Non-Coalition Parties Maintain Opposition to Ratification of ESM
The Centre Party faction reviewed the ESM bill in Parliament today.
( Photo: ERR )
The two opposition parties in Parliament maintained that there were fundamental problems with the ratification bill of the Treaty Establishing the European Stability Mechanism, which passed the first reading today.
MPs for the Centre Party proposed the legislation be rejected, and divided into two parts, one being the ratification itself and the other being the treaty's domestic implementation.
Voicing general objections to the treaty, which was deemed constitutional by a narrow majority of the Supreme Court justices in July, MP Jüri Ratas said that ESM should not be rushed.
"In a situation where Estonia's government debt is only 6.6 percent - but our child allowance is 19 euros a month, the average old-age pension is 318 euros per month and one-fifth of the population is living below the poverty line - it is understandable that many people in Estonia take a critical attitude toward lending to more affluent countries," Ratas said in remarks in Parliament.
According to his interpretation, the Supreme Court found that the referendum on joining the EU could only go so far and the people had not consented to delegating additional national powers to the EU.
Ratas noted that many countries in the EU were, essentially, slouches when it came to public finances, and emphasized that the Maastricht criteria could not just be one-time conditions upon joining the EU. "All member states must proceed from them daily," Ratas said.
For the Social Democrats, MPs argued that the draft law was unconstitutional as is, and that unless it were amended the party could not vote for it.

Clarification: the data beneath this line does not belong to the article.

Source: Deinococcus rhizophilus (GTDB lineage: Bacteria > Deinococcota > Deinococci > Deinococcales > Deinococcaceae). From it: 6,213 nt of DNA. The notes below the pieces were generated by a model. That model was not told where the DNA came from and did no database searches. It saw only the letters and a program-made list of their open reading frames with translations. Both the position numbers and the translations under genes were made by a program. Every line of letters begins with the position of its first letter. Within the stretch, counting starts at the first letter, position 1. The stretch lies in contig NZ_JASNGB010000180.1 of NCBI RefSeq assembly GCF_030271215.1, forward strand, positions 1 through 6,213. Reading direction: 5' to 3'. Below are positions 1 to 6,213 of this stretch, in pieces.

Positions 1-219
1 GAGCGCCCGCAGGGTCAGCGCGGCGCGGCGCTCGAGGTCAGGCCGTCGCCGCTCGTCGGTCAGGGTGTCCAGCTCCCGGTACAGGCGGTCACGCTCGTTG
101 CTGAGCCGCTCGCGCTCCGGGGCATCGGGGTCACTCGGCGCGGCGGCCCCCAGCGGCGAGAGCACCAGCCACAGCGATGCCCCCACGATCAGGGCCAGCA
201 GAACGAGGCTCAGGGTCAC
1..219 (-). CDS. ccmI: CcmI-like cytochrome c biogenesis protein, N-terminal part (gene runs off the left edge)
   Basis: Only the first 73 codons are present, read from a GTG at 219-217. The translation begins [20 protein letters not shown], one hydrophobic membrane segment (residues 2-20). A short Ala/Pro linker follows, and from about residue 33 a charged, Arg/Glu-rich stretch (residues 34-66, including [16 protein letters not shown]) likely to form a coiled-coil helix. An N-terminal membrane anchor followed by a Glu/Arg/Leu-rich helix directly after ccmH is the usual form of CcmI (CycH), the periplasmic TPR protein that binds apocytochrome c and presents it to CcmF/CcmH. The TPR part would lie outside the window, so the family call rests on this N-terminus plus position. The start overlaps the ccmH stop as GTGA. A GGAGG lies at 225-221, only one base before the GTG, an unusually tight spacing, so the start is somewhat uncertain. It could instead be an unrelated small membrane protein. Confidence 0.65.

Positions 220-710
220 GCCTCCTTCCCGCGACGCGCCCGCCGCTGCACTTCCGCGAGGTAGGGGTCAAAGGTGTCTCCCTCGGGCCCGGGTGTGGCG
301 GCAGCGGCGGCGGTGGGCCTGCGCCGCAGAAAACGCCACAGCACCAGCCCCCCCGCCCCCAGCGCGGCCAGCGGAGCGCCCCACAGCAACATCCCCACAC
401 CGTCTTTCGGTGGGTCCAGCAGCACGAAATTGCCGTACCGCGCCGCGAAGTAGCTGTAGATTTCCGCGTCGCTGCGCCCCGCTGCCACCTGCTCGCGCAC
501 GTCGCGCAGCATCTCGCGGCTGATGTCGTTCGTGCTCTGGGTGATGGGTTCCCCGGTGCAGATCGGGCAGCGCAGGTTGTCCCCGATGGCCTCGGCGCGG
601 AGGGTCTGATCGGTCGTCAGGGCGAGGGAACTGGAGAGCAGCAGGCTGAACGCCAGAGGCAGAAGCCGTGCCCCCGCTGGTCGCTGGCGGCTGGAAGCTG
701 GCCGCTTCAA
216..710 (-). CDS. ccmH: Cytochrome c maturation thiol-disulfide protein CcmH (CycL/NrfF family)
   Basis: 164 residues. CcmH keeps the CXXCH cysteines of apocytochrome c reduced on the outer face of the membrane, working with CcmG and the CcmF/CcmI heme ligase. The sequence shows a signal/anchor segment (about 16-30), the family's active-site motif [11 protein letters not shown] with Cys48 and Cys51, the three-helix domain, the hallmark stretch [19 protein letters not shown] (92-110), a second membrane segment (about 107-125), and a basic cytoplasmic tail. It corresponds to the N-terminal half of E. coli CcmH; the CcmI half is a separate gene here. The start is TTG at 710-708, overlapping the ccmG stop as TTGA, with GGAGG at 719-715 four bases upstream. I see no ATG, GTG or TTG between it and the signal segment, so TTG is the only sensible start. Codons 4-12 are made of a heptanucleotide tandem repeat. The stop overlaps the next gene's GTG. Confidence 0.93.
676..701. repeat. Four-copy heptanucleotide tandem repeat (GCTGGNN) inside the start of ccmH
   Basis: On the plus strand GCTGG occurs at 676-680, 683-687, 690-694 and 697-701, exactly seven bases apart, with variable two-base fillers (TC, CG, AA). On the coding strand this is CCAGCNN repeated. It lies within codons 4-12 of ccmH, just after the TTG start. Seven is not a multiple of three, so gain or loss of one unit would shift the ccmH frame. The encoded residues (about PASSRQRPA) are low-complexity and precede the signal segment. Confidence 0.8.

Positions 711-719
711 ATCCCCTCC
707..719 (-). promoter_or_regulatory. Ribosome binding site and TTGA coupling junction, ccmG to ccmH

Rannar Vassiljev, deputy chairman of the Finance Committee, said that the bill was "steeped" with a position Vassiljev attributed to the finance minister, Jürgen Ligi: that ESM matters were a rarefied preserve not up for public debate.
"This has resulted in as many legal acts as possible being brought to the level of the European Affairs Committee instead of plenary session, which is in conflict with constitutional parliamentary rules of order and procedure," he said in a statement to the media.
The draft legislation, he said, empowers the Cabinet to decide selectively what should be sent to committee or to the general session. Nor is the Cabinet obliged to consider the position of either instance, according to Vassiljev.
The Social Democrats say that a host of amendments to the draft legislation is forthcoming.
The second reading will take place on August 30.
The ESM is funded to 700 billion euros, with Estonia's contribution totaling 1.3 billion. If the treaty is passed, Estonia would be obliged to pay 149 million euros into the fund and guarantee another 1.15 billion euros in loans.